One of the best-known farms in pedigree cattle breeding is for sale with a guide price of £3.245m.
The 639-acre Blelack Farm, near Aboyne in Aberdeenshire, is synonymous with its championship-winning Aberdeen Angus and Charolais cattle herds.
Since the herd was established in 1970, it has chalked up more Aberdeen Angus champions at the Perth and Stirling bull sales than any other in the breed’s history.
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The Charolais herd and the adult portion of the Angus herd were sold off in 2016 to a peak of 35,000gns and a total of 800,000gns.
Since then, the remaining herd of Angus cattle has grown to 120 breeding head, which will be dispersed through United Auctions in October.
Blelack Farm itself is centred around the grazing herd, with arable land used to provide feed and straw, along with spring barley.
The unit is available as a whole or in five separate lots.
The main lot includes a five-bedroom house, three holiday let cottages, a studio flat, buildings and 452 acres of farmland.
Blelack Farm lots
- Lot 1 – Blelack Farm: Farmhouse (5 bedrooms and 3 reception rooms), 3 self-catering cottages (3 bedrooms) and a studio flat/farm office. Farm buildings. About 452 acres of arable and rotational grass
- Lot 2 – Land at Mill of Newton: About 56 acres of arable land
- Lot 3 – Field at Carrue: About 6 acres of arable land
- Lot 4 – Land at Balnastraid: About 121 acres of arable land
- Lot 5 – Balnastraid Steading: A range of general-purpose buildings, with planning in principle for residential development
A range of large, modern buildings, capable of housing more than 300 cows, are sited at the centre of the unit.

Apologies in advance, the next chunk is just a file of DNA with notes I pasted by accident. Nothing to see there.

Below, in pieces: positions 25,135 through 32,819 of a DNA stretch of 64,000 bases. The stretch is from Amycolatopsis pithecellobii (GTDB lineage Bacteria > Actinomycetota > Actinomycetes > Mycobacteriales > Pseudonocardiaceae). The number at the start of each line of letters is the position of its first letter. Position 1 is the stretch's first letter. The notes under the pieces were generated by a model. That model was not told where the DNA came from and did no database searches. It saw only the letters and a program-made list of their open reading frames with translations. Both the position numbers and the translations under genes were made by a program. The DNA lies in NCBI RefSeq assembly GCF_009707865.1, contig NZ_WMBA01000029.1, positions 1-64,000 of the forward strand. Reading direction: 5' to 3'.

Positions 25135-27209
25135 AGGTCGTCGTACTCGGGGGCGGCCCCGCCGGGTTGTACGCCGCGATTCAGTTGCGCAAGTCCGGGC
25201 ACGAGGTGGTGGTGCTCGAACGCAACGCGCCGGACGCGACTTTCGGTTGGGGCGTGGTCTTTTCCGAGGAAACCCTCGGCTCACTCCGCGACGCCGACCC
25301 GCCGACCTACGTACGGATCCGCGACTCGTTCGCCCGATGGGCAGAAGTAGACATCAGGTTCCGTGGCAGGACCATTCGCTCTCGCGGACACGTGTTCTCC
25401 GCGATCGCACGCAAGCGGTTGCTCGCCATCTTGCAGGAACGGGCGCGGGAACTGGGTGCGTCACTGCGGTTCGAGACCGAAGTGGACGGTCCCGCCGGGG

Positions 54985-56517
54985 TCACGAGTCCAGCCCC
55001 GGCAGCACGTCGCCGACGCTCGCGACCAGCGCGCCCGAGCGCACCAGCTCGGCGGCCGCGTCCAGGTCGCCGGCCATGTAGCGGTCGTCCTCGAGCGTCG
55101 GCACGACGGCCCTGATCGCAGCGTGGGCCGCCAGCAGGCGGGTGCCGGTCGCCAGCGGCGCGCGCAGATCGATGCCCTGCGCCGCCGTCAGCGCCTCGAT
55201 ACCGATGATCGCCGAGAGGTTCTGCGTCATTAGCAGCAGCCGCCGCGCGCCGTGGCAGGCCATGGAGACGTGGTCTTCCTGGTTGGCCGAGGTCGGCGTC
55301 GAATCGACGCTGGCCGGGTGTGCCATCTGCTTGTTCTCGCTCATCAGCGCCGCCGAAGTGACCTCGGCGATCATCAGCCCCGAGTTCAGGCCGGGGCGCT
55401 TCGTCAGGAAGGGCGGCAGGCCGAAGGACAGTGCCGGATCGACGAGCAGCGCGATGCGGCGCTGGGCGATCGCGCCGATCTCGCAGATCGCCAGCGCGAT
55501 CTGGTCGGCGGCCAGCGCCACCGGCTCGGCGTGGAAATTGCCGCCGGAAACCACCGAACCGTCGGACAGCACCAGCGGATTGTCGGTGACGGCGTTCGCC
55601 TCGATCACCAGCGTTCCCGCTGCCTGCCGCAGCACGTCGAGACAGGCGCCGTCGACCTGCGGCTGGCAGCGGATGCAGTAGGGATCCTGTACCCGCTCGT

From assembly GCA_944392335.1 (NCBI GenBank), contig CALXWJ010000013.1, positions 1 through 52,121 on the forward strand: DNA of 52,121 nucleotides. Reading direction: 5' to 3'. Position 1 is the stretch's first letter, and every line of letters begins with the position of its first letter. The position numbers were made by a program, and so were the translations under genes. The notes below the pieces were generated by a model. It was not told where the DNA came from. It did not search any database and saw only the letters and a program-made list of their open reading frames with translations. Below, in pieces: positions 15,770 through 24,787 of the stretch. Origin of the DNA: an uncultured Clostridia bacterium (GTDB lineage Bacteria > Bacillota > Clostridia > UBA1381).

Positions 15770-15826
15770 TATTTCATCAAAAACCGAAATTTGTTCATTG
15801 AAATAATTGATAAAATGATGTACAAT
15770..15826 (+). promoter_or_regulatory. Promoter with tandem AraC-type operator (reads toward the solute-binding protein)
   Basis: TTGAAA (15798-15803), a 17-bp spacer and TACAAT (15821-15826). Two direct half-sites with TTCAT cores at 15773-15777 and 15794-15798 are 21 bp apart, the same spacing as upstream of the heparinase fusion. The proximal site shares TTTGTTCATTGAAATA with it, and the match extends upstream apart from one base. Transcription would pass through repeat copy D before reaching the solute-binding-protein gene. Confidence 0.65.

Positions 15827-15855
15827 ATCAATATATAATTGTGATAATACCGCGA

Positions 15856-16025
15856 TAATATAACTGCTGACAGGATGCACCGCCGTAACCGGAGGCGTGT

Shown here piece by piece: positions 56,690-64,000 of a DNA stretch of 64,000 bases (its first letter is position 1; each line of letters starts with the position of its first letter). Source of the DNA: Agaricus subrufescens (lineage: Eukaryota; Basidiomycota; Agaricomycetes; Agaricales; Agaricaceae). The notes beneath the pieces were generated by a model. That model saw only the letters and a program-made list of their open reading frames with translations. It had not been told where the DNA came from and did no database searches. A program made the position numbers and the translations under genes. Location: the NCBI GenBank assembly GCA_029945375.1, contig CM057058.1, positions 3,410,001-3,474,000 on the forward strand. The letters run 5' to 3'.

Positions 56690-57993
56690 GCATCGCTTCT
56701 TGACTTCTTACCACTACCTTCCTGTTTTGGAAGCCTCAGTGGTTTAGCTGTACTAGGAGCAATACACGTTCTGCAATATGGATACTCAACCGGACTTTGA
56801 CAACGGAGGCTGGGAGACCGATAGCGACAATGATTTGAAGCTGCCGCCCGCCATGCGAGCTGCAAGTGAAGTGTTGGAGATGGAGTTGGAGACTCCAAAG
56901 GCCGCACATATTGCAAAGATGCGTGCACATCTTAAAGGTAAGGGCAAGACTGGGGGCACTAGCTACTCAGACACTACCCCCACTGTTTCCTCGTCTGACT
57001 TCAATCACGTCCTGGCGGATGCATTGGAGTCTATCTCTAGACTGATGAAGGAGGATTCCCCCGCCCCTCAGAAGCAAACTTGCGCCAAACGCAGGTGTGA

These include a new feed shed and indoor cattle handling system. The well-drained hill ground is capable of sustaining 200 cows over winter and includes a hardstanding.
If the farm is not sold as a whole, three distinct parcels of land of varying sizes are available as separate lots.
Also for sale, either as part of the complete farm or alone, is Balnastraid Steading. It offers conversion and development opportunities with planning permission in principle for a residential dwelling.
The founder of the Blelack herd, Neil Massie OBE, is still involved with the farm, which is run by his son Graeme.
Graeme hailed his father’s achievements. “My father is rightly proud of what he has achieved here at Blelack,” he said.
“Now in his 80s, he is still involved with the herd and checks on them daily. His record over almost 50 years has secured Blelack’s place in the top echelons of the breed.”
Rory Galloway, director of rural agency in Aberdeen for selling agent Savills, added that the sale of Blelack was an exceptional opportunity.
As well as the land and property, it offered a valuable brand from which any future commercial herds could benefit, Mr Galloway said.
The sale will take place via auction in the autumn.